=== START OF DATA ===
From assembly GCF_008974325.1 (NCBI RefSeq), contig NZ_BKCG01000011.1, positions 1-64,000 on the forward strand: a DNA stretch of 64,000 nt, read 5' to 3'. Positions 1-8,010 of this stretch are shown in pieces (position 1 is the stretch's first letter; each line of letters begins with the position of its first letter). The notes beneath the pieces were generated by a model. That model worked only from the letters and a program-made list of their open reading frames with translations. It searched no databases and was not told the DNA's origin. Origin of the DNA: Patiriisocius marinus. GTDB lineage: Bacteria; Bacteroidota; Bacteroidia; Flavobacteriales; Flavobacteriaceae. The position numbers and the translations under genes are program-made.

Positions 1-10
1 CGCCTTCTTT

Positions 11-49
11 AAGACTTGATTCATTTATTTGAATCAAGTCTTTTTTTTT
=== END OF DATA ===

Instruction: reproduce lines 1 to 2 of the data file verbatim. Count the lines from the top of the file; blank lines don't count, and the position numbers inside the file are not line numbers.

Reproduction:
From assembly GCF_008974325.1 (NCBI RefSeq), contig NZ_BKCG01000011.1, positions 1-64,000 on the forward strand: a DNA stretch of 64,000 nt, read 5' to 3'. Positions 1-8,010 of this stretch are shown in pieces (position 1 is the stretch's first letter; each line of letters begins with the position of its first letter). The notes beneath the pieces were generated by a model. That model worked only from the letters and a program-made list of their open reading frames with translations. It searched no databases and was not told the DNA's origin. Origin of the DNA: Patiriisocius marinus. GTDB lineage: Bacteria; Bacteroidota; Bacteroidia; Flavobacteriales; Flavobacteriaceae. The position numbers and the translations under genes are program-made.

Positions 1-10